ATD: I definitely think that I was born at the right time. I mean, I’m sure I would have found a way because life finds a way — as Jeff Goldblum says in Jurassic Park. But [the internet] made it a tangible thing. I’ve always loved pop culture. I’ve always been OBSESSED with movies and TV and talking about it all the time, and [the internet] was that channel; all of a sudden I got to look at it, I got to learn things about the things I like. That was the catalyst for falling in love with pop culture the way that I did. If that hadn’t happened, I don’t know how else I would have done it.

DJ: You say you’re obsessed with pop culture, and that comes through. To a degree, we are the reference generation: “that equals this plus this.” Maybe Northrop Frye-type critics will have a problem with that and maybe they have a point, but regardless, how did you discover or develop your voice?

ATD: I have this theory that we’re just always our thirteen-year-old selves. I know that might sound strange, especially with the nostalgia boom we’re having right now where everyone’s like, “I DID have okay taste when I was 13! I WAS RIGHT to love Clueless as much as I loved it.” It’s the age right before you realize you have to be super cool and you love things unabashedly and you just want to have fun all the time and you just love what you love. That was when I remember learning to be funny; that was when I learned to make people laugh in class and was like, “oh this is cool, I love this” and realizing that I loved attention if I could control it as opposed to acting out and hoping you get attention — which then I started doing in high school, but high school was a mess.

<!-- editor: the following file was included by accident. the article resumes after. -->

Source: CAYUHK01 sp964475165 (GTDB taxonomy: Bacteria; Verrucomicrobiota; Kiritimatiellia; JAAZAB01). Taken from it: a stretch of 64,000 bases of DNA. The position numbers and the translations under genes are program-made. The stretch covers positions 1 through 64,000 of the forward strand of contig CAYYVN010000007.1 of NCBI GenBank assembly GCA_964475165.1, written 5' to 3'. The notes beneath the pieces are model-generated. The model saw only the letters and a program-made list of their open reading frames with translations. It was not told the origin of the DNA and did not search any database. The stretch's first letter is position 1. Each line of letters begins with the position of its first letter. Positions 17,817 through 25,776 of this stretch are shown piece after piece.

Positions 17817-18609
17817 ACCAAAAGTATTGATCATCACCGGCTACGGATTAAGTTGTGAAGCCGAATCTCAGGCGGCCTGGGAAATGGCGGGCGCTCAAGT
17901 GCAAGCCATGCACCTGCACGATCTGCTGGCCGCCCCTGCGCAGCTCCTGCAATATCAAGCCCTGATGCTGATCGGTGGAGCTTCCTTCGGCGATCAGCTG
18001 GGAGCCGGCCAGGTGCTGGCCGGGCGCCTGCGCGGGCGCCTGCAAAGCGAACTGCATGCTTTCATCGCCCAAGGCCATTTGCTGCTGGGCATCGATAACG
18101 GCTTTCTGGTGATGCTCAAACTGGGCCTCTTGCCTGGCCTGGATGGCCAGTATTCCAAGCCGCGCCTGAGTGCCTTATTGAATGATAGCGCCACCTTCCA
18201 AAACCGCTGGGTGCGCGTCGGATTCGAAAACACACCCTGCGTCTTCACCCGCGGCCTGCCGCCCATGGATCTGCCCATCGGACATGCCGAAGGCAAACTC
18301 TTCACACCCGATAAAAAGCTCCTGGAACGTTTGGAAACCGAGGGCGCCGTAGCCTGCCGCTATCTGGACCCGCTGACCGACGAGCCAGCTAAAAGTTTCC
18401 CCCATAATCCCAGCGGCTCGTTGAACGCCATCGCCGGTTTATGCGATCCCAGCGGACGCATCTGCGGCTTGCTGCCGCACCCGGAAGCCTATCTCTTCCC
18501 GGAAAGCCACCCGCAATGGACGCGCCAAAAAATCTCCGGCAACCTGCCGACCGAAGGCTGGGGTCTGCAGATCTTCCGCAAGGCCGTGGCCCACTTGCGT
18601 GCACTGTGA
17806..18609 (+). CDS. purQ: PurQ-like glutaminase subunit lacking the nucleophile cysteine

I feel like I found my true self when I was coming out of childhood and going into the teen years and being like, “here’s what I like, and I can make people laugh, and pop culture is REALLY FULFILLING and fun and I love talking about it, and I like going to the mall a lot, and I like talking about clothes, and I LOVE THINGS UNABASHEDLY, and I have OPINIONS and I’m going to SHARE THOSE OPINIONS.” And then the self-consciousness of teenhood moves in and that clouds over your skyline for a little while.

DJ: Do you think this book is about the messiness of being alive? Do you think that what this book has to say is a universal thing?

ATD: There are some universal things to it in that I believe that EVERYBODY STRUGGLES to find who they are, but also it could be argued that’s a privilege to itself, because many people don’t have the time to figure out who they are. I think it is a testament to the messiness of me being alive. It is my story. I’ve tried not to frame it in a way that’s like, “we all feel these things!” because again, I’m only writing about my own, and this is only my perspective and I know that I’m also coming from a place of extreme privilege as a white, hetero, cis, blue-collar woman who was afforded choice. So it would be unfair for me to say that it is a UNIVERSAL ANYTHING but in it I do hope that it can create a spirit of comfort in that everybody does fuck up and usually, you can come back from that. ■

The Montreal launch for Anne T. Donahue’s Nobody Cares is tonight, Oct. 12 at Librarie Drawn & Quarterly (176 Bernard W.) from 7:00–9:00 p.m. Entrance is free but the laws of physics dictate that the room will only fit so many people, so you should probably try to get there early.